Grouse shooting and AIDS

David L. Haviland, Ph.D. dhavilan at IMM2.IMM.UTH.TMC.EDU
Tue Sep 29 17:42:06 EST 1998

At 21:27 9/29/98 GMT, Carlton Hogan wrote:
>In article <6ugg99$n22 at dfw-ixnews10.ix.netcom.com>,
>George M. Carter <gmc0 at ix.netcom.com> wrote:
>>Donald Forsdyke <forsdyke at post.queensu.ca> wrote:
>>>    In the AIDS context, the guns are drugs such as AZT and (recently)
>>>the complex of drugs known as HAART. These hit AIDS viruses "on the
>>>wing", but are useless against latent virus which hides usually in DNA
>>>form seamlessly integrated into the DNA of its host cell. We need drugs
>>>to simulate the beaters. In 1991 it was suggested that cytokines such as
>>>TNF-alpha might fill this role. Recently some major laboratories have
>>>taken this up. For further details see the references below. 
>>Eek.  I think this idea is nuts.  Also, I believe there were studies
>>of TNF.  In any event, TNF may well be part of the problem.  To the
>>extent that a) AIDS is partly due to the death of many UNinfected CD4
>>cells and b) that excessive cell-death may be due in part to excessive
>>levels of TNF, this approach seems dangerous.
>Also, TNF is able to bind the tar element of the LTR when no tat
>is present, and initiate transcription. This was an unfortunate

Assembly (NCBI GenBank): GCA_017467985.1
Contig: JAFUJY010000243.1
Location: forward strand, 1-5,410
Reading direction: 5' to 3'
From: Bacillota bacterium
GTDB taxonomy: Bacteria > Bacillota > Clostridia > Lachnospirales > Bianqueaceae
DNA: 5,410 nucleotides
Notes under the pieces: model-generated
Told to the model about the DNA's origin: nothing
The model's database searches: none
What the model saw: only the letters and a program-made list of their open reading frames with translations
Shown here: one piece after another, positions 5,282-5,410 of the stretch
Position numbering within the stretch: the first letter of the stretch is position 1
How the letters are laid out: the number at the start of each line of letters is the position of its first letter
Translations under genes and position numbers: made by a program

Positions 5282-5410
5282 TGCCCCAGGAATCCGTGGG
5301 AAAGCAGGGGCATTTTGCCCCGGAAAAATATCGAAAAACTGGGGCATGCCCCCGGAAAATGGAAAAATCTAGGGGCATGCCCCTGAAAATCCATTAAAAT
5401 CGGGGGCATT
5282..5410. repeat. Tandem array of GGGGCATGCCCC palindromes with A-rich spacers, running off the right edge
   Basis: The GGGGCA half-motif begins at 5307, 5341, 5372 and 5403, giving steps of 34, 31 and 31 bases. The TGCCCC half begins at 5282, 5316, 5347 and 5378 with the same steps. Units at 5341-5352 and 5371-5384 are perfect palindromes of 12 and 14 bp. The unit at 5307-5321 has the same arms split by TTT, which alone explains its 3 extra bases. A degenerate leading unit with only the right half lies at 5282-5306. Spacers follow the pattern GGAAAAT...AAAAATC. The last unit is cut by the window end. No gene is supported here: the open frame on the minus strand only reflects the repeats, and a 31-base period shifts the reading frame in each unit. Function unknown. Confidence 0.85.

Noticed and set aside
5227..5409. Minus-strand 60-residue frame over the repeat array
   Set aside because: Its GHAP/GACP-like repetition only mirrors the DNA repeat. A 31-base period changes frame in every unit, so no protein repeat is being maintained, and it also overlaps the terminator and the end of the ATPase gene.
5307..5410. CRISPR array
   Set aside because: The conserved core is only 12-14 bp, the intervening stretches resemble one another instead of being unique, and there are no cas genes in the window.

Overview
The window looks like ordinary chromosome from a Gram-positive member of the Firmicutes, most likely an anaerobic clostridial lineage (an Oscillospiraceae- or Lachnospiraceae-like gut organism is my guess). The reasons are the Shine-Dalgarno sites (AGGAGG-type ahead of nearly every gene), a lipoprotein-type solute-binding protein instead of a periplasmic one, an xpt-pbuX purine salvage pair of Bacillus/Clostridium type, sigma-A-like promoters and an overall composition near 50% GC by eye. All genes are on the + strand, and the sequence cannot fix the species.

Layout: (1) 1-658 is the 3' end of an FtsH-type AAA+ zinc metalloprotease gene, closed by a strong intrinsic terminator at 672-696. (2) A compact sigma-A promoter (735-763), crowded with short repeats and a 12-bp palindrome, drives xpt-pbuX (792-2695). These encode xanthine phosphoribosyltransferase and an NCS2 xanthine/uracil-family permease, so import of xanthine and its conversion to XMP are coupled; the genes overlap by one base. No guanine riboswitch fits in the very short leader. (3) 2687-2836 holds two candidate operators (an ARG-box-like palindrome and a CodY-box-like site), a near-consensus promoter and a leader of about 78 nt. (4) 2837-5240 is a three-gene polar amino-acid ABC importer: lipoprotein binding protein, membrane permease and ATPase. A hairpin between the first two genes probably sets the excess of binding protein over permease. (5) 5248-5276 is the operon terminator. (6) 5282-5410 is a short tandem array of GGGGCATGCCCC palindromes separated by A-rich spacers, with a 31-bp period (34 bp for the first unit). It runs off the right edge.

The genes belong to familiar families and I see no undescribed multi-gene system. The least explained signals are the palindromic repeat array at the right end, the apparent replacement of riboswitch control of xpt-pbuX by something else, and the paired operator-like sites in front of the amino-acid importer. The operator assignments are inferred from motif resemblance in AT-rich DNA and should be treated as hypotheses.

>side effect noted by F. Wong-Staahl when she was testing anti-tat
>compounds. She was able to reduce tat concentrations nearly to zero,
>but replication still occurred in the presence of TNF

The last thing I am is an AIDS expert; however,  I wonder if this is the
same thing?     

I do recall an old (about 1992) conversation with a group of other
immunologist, some of which were T-cell "folk".  I recall the conversation
centering around a clinical study where HIV infected patients were given
TNF to "hopefully" reduce the kaposi sarcomas.  I don't recall the number
of patients involved with the study but I recall hearing that all TNF
treated patients quickly progressed to full blown AIDS and dying shortly
thereafter.  It was a somber "hindsight" discussion where it was mentioned
that a few months after this study, TNF was found to bind to tat(?) and
initiated viral transcription.

Can anyone shed anymore light on this for me?

Many thanks,

 David L. Haviland, Ph.D.
 Asst. Prof. Immunology 
 University of Texas - Houston, H.S.C.
 Institute of Molecular Medicine  
 2121 W. Holcombe Blvd.  
 Houston, TX  77030 
 Internet:"dhavilan at imm2.imm.uth.tmc.edu" 
 Voice: 713.500.2413  FAX: 713.500.2424
Never take life seriously. Nobody gets out alive anyway.

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